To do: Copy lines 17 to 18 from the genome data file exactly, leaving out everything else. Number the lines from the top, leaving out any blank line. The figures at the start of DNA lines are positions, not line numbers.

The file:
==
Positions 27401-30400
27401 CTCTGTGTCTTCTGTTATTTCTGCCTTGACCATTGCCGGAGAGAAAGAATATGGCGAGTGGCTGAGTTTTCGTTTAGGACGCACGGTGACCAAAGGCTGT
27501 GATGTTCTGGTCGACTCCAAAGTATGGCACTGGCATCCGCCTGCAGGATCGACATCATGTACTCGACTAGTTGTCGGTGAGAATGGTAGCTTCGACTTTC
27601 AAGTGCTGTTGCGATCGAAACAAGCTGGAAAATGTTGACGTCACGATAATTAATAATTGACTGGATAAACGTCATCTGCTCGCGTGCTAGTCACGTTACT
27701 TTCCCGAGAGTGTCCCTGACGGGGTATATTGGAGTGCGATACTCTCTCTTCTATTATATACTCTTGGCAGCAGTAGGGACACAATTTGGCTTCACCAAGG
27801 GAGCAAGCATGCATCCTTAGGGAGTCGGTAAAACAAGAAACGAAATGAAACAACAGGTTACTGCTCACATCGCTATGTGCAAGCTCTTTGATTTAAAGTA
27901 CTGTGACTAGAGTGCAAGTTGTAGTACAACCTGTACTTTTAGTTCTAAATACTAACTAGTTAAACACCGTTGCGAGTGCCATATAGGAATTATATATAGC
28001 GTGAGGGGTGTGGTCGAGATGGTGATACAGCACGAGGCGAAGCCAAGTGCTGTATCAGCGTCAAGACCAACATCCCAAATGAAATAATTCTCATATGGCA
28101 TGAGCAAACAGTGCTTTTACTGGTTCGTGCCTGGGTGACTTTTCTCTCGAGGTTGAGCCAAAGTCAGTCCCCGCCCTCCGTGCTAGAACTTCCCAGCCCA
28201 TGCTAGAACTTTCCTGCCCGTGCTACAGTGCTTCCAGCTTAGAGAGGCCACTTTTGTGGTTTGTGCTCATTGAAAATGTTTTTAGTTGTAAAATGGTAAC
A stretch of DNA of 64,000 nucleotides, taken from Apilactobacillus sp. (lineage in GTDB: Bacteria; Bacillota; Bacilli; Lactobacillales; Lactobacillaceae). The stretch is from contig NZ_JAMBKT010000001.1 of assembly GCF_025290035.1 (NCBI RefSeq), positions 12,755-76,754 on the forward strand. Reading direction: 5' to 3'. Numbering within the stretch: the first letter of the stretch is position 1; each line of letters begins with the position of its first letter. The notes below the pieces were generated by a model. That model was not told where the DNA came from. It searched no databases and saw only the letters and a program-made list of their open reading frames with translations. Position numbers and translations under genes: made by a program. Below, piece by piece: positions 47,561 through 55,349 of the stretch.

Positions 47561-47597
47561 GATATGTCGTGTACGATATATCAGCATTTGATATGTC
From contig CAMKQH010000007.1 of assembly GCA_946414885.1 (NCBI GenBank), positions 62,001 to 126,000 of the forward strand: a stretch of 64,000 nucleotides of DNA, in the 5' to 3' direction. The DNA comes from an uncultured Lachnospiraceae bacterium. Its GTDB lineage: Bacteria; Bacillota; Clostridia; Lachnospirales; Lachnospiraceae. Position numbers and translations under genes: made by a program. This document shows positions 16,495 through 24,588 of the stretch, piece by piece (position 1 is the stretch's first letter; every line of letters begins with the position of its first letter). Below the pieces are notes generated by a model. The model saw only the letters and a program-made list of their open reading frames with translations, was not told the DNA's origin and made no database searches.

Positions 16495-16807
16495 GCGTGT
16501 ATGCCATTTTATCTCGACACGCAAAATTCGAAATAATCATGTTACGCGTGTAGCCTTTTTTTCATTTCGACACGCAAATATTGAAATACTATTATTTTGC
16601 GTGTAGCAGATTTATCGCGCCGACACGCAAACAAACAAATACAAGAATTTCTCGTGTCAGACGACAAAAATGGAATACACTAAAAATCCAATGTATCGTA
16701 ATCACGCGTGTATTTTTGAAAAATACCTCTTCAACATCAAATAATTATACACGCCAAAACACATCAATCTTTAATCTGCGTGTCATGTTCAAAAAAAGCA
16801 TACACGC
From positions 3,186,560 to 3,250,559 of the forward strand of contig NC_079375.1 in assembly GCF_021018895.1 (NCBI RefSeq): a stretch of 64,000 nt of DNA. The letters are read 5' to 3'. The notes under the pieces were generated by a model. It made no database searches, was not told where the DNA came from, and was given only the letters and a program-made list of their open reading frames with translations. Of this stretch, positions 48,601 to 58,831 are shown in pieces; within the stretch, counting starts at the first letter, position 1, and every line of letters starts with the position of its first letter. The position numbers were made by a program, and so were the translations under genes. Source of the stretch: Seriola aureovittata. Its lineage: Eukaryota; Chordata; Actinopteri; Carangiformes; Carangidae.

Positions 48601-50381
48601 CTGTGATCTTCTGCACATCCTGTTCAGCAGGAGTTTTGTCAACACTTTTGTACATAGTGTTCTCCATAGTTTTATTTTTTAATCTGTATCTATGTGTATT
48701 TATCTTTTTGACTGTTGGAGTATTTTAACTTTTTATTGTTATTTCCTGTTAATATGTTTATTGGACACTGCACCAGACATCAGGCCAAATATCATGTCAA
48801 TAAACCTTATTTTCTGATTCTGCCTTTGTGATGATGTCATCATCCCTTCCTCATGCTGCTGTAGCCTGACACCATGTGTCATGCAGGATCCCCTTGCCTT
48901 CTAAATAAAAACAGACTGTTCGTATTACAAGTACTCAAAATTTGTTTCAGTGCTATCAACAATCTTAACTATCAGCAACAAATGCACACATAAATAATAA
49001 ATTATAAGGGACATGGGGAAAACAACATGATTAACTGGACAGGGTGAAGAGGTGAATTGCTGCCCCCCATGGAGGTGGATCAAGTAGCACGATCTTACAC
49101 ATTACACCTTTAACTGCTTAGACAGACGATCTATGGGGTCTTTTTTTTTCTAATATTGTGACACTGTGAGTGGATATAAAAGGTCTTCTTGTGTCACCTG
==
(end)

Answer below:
16501 ATGCCATTTTATCTCGACACGCAAAATTCGAAATAATCATGTTACGCGTGTAGCCTTTTTTTCATTTCGACACGCAAATATTGAAATACTATTATTTTGC
16601 GTGTAGCAGATTTATCGCGCCGACACGCAAACAAACAAATACAAGAATTTCTCGTGTCAGACGACAAAAATGGAATACACTAAAAATCCAATGTATCGTA